• Who owns the business? Texas is a community property state. This means that assets acquired or improved during the marriage are to be shared equally between the spouses in a divorce. So, even if your spouse started the business before you married, you may still have a legal right to some percentage of ownership based on contributions you made to the business’s operation during the marriage.
  • A buyout doesn’t necessarily require cash. If you want to sell your ownership, or if you want your spouse to sell his or her ownership, you may be able to trade other assets rather than having to come up with cash.
  • Take care of the business during the divorce process. Just as a divorce court judge can issue a temporary order for the care and support of children while a divorce is pending, a judge may also be able to issue a temporary order regarding the operation of your jointly owned business. This may be important to prevent the other spouse from wasting assets or sabotaging the business. It may also be a good idea if you cannot agree on basic operation decisions – the judge may order you to hire a receiver, who can act as a temporary manager.
  • Maybe you can work together. It is uncommon, but not unheard of, for spouses to realize that they can maintain a working relationship but not a personal one. If your honest self-evaluation tells you that you can manage a continuing business relationship with your ex, by all means – consider it. A recent article in The New York Times describes one such couple’s adventures in business ownership both during and after their marriage.

Contact Kevin Buchanan for Answers to Questions About Division of Assets During Divorce

Attorney Kevin Buchanan is a Dallas attorney offering family law clients skillful and experienced representation. He places a strong emphasis on fairness, and on treating all clients with dignity and respect. If you have questions about your rights with regard to a jointly owned business, he would be pleased to review your circumstances and offer his opinion. To schedule a private consultation, fill out the online intake form or call (214) 378-9500.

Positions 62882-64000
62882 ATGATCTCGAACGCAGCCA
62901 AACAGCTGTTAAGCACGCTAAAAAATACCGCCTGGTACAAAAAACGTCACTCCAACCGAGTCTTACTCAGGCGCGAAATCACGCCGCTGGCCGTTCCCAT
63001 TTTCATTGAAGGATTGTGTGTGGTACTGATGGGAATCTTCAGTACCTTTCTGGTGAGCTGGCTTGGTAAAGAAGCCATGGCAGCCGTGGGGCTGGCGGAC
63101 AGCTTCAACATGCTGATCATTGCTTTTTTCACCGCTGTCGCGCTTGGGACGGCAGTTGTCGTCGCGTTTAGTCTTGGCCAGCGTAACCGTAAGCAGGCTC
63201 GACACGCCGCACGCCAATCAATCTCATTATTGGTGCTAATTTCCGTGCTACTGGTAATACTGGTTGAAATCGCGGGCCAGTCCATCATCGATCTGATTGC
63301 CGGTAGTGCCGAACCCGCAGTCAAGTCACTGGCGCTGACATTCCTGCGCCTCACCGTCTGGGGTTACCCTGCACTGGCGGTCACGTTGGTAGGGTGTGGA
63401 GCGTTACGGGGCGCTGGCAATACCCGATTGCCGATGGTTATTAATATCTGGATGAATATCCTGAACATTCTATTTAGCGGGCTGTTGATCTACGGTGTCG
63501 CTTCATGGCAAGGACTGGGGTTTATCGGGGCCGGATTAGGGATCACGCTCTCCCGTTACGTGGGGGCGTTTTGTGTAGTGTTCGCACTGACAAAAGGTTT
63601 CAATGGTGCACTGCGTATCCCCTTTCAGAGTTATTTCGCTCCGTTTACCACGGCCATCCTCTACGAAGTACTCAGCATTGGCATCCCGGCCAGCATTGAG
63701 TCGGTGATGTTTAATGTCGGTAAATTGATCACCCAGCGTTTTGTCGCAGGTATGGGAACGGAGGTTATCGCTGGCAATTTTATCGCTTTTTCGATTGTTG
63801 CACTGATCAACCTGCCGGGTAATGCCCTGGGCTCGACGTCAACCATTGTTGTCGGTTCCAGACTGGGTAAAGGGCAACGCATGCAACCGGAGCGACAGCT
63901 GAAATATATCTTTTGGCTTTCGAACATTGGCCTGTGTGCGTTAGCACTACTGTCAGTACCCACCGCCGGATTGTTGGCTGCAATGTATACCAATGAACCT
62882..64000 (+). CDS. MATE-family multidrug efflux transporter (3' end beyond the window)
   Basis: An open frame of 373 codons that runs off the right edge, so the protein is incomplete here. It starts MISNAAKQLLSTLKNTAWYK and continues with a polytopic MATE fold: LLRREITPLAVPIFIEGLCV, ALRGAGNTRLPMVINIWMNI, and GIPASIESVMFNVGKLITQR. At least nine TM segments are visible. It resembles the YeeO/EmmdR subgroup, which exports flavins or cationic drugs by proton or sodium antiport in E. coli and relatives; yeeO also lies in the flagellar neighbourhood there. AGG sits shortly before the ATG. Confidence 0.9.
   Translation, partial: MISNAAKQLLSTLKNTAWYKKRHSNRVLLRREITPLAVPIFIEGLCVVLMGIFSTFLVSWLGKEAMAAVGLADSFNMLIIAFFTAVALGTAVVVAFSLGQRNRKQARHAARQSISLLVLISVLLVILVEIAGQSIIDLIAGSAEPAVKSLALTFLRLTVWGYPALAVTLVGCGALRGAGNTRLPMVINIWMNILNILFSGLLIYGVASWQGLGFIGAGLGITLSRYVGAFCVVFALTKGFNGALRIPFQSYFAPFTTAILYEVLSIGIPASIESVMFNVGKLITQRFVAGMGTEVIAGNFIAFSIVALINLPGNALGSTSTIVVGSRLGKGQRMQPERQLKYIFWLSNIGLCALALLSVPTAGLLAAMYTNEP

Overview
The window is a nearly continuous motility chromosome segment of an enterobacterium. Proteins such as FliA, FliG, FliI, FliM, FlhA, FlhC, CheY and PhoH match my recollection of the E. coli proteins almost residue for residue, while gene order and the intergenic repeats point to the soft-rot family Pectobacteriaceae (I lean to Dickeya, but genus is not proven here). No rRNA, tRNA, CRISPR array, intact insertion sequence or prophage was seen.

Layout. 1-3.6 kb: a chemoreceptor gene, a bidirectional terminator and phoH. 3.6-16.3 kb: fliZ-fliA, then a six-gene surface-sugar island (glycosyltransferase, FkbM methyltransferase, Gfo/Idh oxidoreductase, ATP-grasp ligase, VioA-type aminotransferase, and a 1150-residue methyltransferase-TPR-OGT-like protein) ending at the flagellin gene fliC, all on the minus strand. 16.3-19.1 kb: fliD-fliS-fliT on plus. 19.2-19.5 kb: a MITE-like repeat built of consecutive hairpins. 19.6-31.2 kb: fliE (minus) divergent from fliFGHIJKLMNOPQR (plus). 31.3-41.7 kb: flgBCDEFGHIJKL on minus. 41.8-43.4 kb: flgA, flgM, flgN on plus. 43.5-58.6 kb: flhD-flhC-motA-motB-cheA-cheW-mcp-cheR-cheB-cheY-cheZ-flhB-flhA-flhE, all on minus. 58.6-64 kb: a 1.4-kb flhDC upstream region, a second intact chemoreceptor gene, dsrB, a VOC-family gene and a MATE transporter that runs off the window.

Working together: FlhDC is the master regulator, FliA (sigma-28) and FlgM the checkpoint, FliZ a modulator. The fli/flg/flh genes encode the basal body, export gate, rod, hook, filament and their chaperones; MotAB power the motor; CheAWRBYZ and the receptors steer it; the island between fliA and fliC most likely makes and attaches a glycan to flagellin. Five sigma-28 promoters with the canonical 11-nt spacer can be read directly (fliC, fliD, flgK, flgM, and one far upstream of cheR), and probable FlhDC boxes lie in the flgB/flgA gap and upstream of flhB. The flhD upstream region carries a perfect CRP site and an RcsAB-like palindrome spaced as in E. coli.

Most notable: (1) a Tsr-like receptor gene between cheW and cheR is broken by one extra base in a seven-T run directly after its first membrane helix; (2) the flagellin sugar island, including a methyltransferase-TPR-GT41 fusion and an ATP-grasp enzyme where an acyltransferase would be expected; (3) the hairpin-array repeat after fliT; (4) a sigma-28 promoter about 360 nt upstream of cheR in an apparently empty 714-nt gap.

My Name is on my Spouse’s Credit Card but I Never Used It

When it becomes time to divide assets and debts in a Texas divorce, many divorcing spouses are in for a bit of a shock. Generally speaking, debts – like assets – are community property in Texas. This means that debts acquired during the marriage are the legal responsibility of both spouses, no matter who actually incurred the debt.

If your name is on a credit card (as a secondary cardholder, for example), a judge can order you to be responsible for repaying half the balance on the credit card, even if you never used it yourself. Part of the reason is that Texas family law assumes that debt incurred during the court of the marriage benefited the marriage. For example, you may never have used the card yourself, but your spouse may have used the card to purchase airline tickets for a family vacation, materials for a home improvement project, or groceries. Thus, even though you personally never used the credit card with your name on it, your husband used the credit card account to buy things that benefited you both. Thus, a family court judge will be likely to assign you the responsibility of paying off half the debt.

The converse may also be true. If your divorce attorney can prove that every purchase made with the credit card was for your spouse’s benefit alone, then your divorce lawyer may be able to persuade the judge that your spouse should be solely responsible for repaying the debt. Examples of purchases made for the sole benefit of your spouse might include a solo vacation, repairs to a house your spouse owned before the marriage, purchases to further an extramarital affair, and so forth.

This is why your divorce lawyer asks so many questions about your household finances, assets, and debts. These details can become extremely important, especially if you accumulated a lot of debt during the marriage.

The Office of the Attorney General of Texas publishes lots of information about credit card debt, debt counseling, and identity protection on its website, at: https://www.oag.state.tx.us/consumer/credit_cards.shtml.

Contact Attorney Kevin Buchanan for Answers to Questions About Credit Card Debt in a Divorce

Kevin Buchanan is a Dallas attorney offering family law clients skillful and experienced representation. Mr. Buchanan places a strong emphasis on fairness, and on treating all clients with dignity and respect. If you have questions about credit card debt in a divorce, he would be pleased to review your circumstances and offer his opinion. To schedule a private consultation, fill out the online intake form or call (214) 378-9500.

 

About the Firm

Kevin Buchanan & Associates, P.L.L.C., are a Dallas based civil litigation firm that handles a variety of cases, including personal injury, product liability, and business disputes in many jurisdictions throughout the United States.


Our firm recently negotiated a $1.25 million dollar settlement for the family of a man who died as a result of a head-on collision with a wrong-way driver.